Four Turtle Species Proposed as CITES III

Deadline to comment is 12/29/14
The U.S. Fish and Wildlife Service has announced a proposed rule to address the growing threat of illegal take and trade in native turtles. If finalized, this action will bring four native freshwater turtle species - the common snapping turtle, the Florida softshell turtle, the smooth softshell turtle and the spiny softshell turtle - under the protection of the Convention on International Trade in Endangered Species of Wild Fauna and Flora (CITES) and require exporters to obtain a permit before shipping turtles overseas.The publishing of the proposed rule marks the beginning of a 60-day public comment period. Comments must be received on or before December 29, 2014.

Questions and Answers

What is CITES Appendix III?
CITES is a treaty aimed at protecting species at risk from international trade. Appendix III, one of three appendices under CITES, is a list of animal and plant species identified by particular CITES party countries as being in need of international trade controls. In this case, the United States is proposing to list four native freshwater turtle species to better monitor existing international trade and ensure trade is legal.The Service is seeking public comments for 60 days regarding information pertaining to these four turtle species. Comments must be received by December 29, 2014 at www.regulations.gov/#!documentDetail;D=FWS-HQ-ES-2013-0052-0001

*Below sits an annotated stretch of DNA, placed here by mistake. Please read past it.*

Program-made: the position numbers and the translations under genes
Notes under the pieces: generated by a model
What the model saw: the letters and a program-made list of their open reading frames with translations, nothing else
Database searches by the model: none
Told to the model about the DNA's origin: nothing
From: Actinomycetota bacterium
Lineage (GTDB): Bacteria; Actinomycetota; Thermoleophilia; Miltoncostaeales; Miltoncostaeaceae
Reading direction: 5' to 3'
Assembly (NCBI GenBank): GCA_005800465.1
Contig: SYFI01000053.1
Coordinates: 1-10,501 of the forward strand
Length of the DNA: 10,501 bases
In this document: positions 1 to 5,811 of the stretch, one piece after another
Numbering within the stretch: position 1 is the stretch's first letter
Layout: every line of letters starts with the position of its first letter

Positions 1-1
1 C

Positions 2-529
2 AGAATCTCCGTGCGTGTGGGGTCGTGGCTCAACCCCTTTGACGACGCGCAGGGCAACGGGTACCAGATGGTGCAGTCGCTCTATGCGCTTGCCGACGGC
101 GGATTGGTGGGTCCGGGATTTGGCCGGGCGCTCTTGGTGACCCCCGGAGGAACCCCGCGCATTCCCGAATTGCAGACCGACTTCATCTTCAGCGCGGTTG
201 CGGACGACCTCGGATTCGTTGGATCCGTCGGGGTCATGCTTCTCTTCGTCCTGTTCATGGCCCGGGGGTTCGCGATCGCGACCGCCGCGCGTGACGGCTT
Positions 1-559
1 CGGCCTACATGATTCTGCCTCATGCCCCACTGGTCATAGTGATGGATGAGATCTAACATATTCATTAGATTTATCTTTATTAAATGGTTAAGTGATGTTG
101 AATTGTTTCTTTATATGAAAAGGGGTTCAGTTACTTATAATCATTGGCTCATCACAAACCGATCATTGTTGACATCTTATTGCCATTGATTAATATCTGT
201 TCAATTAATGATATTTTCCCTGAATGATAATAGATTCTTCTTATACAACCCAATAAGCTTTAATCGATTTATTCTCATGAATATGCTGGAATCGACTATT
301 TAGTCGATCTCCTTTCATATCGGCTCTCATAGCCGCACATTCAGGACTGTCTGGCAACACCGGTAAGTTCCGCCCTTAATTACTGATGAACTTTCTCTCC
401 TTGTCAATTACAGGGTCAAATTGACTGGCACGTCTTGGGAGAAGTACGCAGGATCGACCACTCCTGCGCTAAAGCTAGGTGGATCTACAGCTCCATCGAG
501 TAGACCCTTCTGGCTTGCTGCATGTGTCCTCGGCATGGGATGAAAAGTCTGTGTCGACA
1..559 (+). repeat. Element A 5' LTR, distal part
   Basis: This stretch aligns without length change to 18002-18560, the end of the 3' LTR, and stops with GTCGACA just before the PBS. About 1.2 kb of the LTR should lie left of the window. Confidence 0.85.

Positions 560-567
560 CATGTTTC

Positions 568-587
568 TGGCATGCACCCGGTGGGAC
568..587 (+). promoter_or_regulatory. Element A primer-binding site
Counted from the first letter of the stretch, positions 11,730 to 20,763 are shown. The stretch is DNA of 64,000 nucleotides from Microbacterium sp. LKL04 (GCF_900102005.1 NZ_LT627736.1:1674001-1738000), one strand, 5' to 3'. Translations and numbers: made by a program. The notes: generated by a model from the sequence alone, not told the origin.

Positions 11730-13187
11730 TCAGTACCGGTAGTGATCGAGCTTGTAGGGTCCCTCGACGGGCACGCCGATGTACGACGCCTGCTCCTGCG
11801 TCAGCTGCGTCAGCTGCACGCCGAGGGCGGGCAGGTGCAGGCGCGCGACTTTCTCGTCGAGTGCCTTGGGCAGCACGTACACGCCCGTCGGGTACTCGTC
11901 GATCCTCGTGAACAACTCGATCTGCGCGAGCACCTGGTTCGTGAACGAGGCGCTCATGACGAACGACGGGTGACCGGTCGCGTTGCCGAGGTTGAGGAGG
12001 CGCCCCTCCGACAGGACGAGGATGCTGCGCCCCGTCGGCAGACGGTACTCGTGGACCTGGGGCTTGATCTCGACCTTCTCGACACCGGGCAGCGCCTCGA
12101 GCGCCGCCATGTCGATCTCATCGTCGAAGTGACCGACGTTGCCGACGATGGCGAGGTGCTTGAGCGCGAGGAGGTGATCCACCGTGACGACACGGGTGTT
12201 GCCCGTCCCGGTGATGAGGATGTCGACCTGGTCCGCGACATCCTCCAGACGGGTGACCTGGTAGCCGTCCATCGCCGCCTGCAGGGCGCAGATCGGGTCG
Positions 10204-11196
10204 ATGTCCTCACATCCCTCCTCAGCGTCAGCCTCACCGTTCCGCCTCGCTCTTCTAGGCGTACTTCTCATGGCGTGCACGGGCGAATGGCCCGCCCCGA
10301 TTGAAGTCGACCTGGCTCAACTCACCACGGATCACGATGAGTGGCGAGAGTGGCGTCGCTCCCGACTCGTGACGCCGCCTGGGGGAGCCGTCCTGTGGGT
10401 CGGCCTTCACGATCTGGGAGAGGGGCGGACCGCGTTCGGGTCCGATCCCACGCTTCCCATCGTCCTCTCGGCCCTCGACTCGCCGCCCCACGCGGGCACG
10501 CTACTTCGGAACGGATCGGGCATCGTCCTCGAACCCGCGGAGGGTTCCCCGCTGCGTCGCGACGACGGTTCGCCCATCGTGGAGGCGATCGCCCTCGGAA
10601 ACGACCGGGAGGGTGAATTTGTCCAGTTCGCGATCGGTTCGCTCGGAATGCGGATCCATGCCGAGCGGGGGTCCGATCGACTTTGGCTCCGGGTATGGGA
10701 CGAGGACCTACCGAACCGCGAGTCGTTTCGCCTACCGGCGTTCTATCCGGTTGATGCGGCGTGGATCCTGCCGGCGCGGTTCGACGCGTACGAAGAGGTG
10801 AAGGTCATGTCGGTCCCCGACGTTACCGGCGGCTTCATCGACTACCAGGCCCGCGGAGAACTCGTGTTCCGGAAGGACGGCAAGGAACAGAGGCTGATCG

What does an Appendix III listing mean in terms of permit requirements? 

Once a species is listed under CITES any international trade in the species, either as live specimens or parts or products, must be accompanied by a valid CITES permit or certificate. The export of an Appendix III species listed by the United States requires an export permit issued by the Service’s Division of Management Authority (DMA). For additional information, visit www.fws.gov/le/commercial-wildlife-shipment.html.

What permits will be required to export any of these species under an Appendix III listing?

To apply for a U.S. CITES document, a standard application form and processing fee are required. To legally export any of these species, you must complete application form 3-200-27. Upon completion of your application and approval by the Service, a permit will be issued authorizing the export of specifically identified specimens.

Will a permit be necessary to import any of these species?

If you plan to import Appendix III turtles, no import permit is needed. However, you must follow the general CITES permit requirements for export or re-export (as discussed above) and any applicable Service law enforcement requirements for Appendix III species. You should also contact the foreign nation’s management authority in order to comply with their requirements.

How would an Appendix III listing affect domestic trade in these species?

CITES requirements apply only when the species are being exported, imported or re-exported across international borders. As stated above, however, some CITES-listed species are protected by other state conservation laws. Contact your state wildlife or plant conservation agency to determine any additional requirements.

More information and comment portal at: www.regulations.gov/#!documentDetail;D=FWS-HQ-ES-2013-0052-0001

Proposed Rule: www.fws.gov/international/pdf/federal-register-notice-50-cfr-23.pdf